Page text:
8 W CSR?


8 W CSR?
Catalyst Consortium
1201 Connecticut Avenue, NW, Suite 500
Washington, DC 20036
T. 202.775.1977
F. 202.775.1988
U.S. Agency for International Development (USAID)
Asia and Near East Bureau
Strategic Planning, Operations & Technical Support (SPOTS)
1300 Pennsylvania Avenue, NW
Washington, DC 20523
JULY 2002
JULY 2002
CATALYST Consortium is a USAID-funded family planning and reproductive
health activity focused on working in Asia and the Near East, Europe and Eurasia,
and Latin America and the Caribbean. Composed of five equal partners —
Academy for Education and Development, The Centre for Development and
Population Activities, Meridian Group International, Inc., Pathfinder International
and PROFAMILIA/Colombia, CATALYST is dedicated to working in
partnership with the public, private and NGO sectors in developing, expanding
and sustaining quality family planning and reproductive health services and healthy
practices through both clinical and non-clinical programs.
Special Acknowledgments
CATALYST extends its appreciation to the Health Team of the Asia and Near
East Bureau, USAID/Washington for its encouragement, support, and
contributions in the development and production of this material.
Principal Author/Project Manager
Zynia L. Rionda, MPA
Victoria Baird, MBA
Christina Kramer, MBA
David Wofford, MS
Zynia L. Rionda, MPA
Graphic Design
De Val Grafik Source, LLC
© July 2002, CATALYST Consortium
This material was made possible through support provided by USAID, under the
terms of Cooperative Agreement No. HRN-A-00-00-00003-00. Any part of this
material may be reproduced, excerpted and quoted without permission from
CATALYST, provided the material is distributed free of charge, and CATALYST
is credited as the source of all copies, reproductions, distributions and adaptations
Within the world of business, the main
“responsibility” for corporations has historically been to
make money and increase shareholder value. In other
words, corporate financial responsibility has been the sole
bottom line driving force. However, in the last decade,
a movement defining broader corporate responsibilities–
for the environment, for local communities, for working
conditions, and for ethical practices–has gathered
momentum and taken hold. This new driving force is
known as corporate social responsibility (CSR). CSR is
oftentimes also described as the corporate “triple bottom
line”–the totality of the corporation’s financial, social, and
environmental performance in conducting its business.
As the commercial sector increases its investments in
corporate social responsibility in its three usual venues (the
workplace, the marketplace, and the community), USAID
is presented with the unique opportunity to create
corporate partnerships that can help expand, enhance, and
sustain its health efforts in developing countries.
The following eight questions and answers provide
basic facts for learning about corporate social
responsibility, and how it can contribute to furthering
USAID’s health objectives.
What is CSR?
What is
Corporate Social Responsibility?
While there is no universal definition of corporate
social responsibility, it generally refers to transparent
business practices that are based on ethical values,
compliance with legal requirements, and respect for
people, communities, and the environment. Thus, beyond
making profits, companies are responsible for the totality
of their impact on people and the planet.1 “People”
constitute the company’s stakeholders: its employees,
customers, business partners, investors, suppliers and
vendors, the government, and the community. Increasingly,
stakeholders expect that companies should be more
environmentally and socially responsible in conducting
their business. In the business community, CSR is
alternatively referred to as “corporate citizenship,” which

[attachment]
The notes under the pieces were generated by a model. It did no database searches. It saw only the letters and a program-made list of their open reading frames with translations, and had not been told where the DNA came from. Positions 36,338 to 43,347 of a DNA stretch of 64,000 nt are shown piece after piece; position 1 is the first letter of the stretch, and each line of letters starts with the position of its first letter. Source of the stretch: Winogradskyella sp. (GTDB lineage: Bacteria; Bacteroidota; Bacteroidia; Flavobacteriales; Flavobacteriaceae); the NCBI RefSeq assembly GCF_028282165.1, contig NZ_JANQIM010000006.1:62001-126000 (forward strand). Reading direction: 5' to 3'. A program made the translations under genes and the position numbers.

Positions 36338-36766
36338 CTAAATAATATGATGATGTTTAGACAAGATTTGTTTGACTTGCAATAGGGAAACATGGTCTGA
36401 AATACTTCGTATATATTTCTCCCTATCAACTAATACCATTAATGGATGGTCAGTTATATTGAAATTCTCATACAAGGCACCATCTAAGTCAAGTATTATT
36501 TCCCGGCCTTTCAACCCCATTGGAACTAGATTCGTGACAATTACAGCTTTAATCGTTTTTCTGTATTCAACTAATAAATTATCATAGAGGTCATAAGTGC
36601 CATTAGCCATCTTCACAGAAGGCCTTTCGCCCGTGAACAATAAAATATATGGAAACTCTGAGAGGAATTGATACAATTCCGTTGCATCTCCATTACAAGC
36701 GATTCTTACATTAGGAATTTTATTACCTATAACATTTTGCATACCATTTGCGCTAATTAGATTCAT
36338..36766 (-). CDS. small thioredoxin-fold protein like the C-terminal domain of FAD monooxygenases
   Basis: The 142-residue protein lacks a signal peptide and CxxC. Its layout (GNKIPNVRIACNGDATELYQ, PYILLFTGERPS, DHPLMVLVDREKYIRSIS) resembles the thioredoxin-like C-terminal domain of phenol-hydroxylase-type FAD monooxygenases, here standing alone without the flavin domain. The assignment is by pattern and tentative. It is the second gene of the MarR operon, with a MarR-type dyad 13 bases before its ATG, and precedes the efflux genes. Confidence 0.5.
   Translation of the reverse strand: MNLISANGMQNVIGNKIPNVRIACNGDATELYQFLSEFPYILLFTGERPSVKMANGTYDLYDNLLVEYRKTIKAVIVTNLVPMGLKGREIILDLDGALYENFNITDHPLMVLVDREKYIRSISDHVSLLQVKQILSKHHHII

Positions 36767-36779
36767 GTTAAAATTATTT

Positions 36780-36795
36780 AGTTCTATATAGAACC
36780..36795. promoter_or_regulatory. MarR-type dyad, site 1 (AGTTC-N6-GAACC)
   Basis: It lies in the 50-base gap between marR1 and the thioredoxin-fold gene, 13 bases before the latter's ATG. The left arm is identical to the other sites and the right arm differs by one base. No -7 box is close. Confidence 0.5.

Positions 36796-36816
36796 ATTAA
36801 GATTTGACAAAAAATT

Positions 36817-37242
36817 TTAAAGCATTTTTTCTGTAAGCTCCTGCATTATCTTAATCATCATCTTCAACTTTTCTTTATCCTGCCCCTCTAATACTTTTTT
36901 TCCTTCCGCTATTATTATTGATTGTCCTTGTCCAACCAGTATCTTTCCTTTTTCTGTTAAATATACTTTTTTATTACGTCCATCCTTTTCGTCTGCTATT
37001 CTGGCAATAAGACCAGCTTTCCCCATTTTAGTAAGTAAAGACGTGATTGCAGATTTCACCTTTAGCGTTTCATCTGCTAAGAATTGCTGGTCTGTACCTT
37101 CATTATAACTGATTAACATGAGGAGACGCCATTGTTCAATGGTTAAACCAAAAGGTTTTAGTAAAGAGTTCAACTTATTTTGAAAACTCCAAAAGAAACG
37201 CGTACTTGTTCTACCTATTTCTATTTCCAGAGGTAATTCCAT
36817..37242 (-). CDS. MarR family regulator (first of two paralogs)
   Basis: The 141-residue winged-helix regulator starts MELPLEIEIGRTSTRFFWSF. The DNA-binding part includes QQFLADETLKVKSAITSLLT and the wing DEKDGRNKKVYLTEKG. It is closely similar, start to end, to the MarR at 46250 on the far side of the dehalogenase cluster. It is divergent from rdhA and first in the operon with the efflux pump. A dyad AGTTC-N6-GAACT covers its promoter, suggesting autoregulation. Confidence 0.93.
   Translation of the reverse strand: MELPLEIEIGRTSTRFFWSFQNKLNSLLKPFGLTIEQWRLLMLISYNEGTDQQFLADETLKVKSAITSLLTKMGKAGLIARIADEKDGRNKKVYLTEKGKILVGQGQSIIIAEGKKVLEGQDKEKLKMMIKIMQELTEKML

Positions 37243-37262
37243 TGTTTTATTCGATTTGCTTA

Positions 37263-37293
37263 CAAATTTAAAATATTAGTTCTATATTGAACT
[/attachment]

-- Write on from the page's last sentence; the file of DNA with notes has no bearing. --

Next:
essentially means that a company should be a “good
neighbor” within its host community.
Sir Geoffrey Chandler, “Defining Corporate Social Responsibility,”
Ethical Performance Best Practice, Fall 2001.
What is CSR?
Why do companies decide
to get involved in CSR, and
how do they benefit?
Today, more and more companies are realizing that
in order to stay productive, competitive, and relevant in a
rapidly changing business world, they have to become
socially responsible. In the last decade, globalization has
blurred national borders, and technology has accelerated
time and masked distance. Given this sea change in the
corporate environment, companies want to increase their
ability to manage their profits and risks, and to protect the
reputation of their brands. Because of globalization, there
is also fierce competition for skilled employees, investors,
and consumer loyalty. How a company relates with its
workers, its host communities, and the marketplace can
greatly contribute to the sustainability of its business
What is CSR?
How many companies
are practicing CSR?
There are scores of CSR organizations and business
associations promoting corporate social responsibility,
with a collective membership of thousands of companies
-big, small, and medium-sized – in diverse industries. In
the United States, San Francisco-based Business for Social
Responsibility alone has 1,400 corporate members that
globally employ more than six million workers, and
account for a total annual revenue of US$1.5 trillion.
In Europe, the London-based International Business Leaders
Forum counts 60 major global companies as members, and
has established affiliate resource centers in emerging
market economies where there is a demand for corporate
involvement in social causes. In developing countries such
as India, Indonesia, Brazil, Egypt, and the Philippines,
business associations dedicated to CSR exist. It can be said
that there are as many variations of CSR activities as there
are CSR advocate companies and organizations.
What is CSR?
What does CSR mean for
international health development?
The business community can make tremendous
contributions in promoting good health and well being,
especially if innovative CSR initiatives are undertaken in
partnership with government and civil society. In all but
the most remote areas or closed societies, business has
massive reach and influence. For decades, business has
been engaged in charity, philanthropy, and civic activities